Okay, I can barely contain myself... There is an amazing discussion going on about the future of youth ministry here. I highly recommend reading all five parts, and I ressonate most with parts 3-5. In fact, if you only have 20 minutes, stop reading my blog and read Marko's. (seriously, do it) Marko asked a simple question to people "smarter than him" who are either studying or practicing youth minsitry or both. "The future of youth ministry.." The link above contains their answers and the discussion that follows.
I think that the future of youth ministry is about connecting students with adults who are vulnerably modeling and sharing their faith, and about providing spaces for teenagers to process, think through, and own the deeper questions about Christianity. I am not saying anything new, or anything that was not already said in the discussion in these blogs or in the flurry of articles, websites, books and research projects pouring out about just this subject. I am more or less expounding on several of the directions mentioned: intergenerational ministry, parents, and discipleship, and, of course, anything said by Kenda Creasy Dean.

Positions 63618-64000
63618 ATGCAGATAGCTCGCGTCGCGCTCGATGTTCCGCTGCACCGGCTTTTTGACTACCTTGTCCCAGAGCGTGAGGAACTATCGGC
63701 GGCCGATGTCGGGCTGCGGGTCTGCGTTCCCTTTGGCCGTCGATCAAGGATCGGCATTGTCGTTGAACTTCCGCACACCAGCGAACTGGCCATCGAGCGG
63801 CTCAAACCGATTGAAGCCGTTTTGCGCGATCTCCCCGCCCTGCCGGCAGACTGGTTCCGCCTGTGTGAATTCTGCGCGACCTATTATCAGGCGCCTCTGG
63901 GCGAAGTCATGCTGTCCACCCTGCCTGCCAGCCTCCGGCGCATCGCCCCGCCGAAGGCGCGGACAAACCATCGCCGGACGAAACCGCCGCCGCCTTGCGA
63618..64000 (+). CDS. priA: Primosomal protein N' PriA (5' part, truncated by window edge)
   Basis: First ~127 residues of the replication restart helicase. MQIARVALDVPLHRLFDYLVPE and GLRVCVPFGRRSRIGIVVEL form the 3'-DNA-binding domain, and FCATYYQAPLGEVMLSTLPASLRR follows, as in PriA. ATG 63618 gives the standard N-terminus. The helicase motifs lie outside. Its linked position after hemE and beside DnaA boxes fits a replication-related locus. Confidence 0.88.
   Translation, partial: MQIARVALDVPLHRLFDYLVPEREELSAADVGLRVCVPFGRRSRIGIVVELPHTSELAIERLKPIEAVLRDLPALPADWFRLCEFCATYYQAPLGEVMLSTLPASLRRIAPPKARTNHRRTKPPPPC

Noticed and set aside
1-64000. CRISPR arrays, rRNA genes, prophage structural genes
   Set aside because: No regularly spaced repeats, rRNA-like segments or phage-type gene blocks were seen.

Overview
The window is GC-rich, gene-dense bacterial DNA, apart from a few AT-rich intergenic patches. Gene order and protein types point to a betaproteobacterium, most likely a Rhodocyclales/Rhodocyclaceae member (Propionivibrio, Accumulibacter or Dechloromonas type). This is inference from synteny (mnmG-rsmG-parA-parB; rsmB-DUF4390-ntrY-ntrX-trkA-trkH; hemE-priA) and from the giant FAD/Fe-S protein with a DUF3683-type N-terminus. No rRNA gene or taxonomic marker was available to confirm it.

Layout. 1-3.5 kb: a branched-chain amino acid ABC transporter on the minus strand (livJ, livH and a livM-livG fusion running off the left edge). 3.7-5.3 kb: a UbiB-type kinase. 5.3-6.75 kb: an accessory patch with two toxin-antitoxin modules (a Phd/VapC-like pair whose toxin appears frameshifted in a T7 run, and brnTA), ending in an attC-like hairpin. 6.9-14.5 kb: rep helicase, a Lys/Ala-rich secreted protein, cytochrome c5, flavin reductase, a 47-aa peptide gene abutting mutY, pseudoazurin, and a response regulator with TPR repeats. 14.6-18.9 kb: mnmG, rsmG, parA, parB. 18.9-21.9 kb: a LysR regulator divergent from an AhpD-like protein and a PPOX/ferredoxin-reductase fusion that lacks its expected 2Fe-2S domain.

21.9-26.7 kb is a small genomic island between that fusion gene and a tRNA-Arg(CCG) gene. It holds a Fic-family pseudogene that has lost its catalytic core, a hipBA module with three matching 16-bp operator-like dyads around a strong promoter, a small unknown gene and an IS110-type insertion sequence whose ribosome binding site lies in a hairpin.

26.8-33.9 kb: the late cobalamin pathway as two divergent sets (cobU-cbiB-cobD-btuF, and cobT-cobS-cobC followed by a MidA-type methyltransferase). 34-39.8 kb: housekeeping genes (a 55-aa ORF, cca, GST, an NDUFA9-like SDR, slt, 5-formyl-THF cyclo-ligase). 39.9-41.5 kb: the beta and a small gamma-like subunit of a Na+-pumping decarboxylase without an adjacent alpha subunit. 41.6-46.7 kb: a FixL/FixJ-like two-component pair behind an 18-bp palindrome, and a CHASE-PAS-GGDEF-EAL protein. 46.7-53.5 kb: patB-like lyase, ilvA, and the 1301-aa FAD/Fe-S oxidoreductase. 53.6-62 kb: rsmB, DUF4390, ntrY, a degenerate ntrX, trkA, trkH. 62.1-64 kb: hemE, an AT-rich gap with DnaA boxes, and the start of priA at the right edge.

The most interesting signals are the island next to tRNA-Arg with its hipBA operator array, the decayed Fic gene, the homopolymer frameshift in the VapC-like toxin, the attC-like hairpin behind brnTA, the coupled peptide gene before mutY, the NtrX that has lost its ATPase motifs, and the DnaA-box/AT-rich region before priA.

These values have often been part of youth minsitry, but youth ministry the way it is structured now does not provide a place for these sorts of relationships and discussions. One of the comments on Marko's blog called it an age-based grotto. This is exactly why I am excited to be part of revamping the way we are doing youth ministry at Trinity Community Church. Are we sure that what we are doing and how we are doing it is the right way? no. We are sure that youth minsitry needs to shift in order to accomodate shifting needs. Needs that have shifted. So, we are moving our small groups into homes, geopgraphically based communities, and we are placing young men and women with adult leaders in those groups. In so doing we are intentionally getting students in the homes of Christian adults from our church, and connecting them with adults who are living out their faith, and creating an atmosphere where adolescents can connect with other Christians their age. I think that these are great steps toward connecting students with adults who are vulnerably modeling and sharing their faith and about providing spaces for teenagers to process, think through and own the deeper questions about Christianity.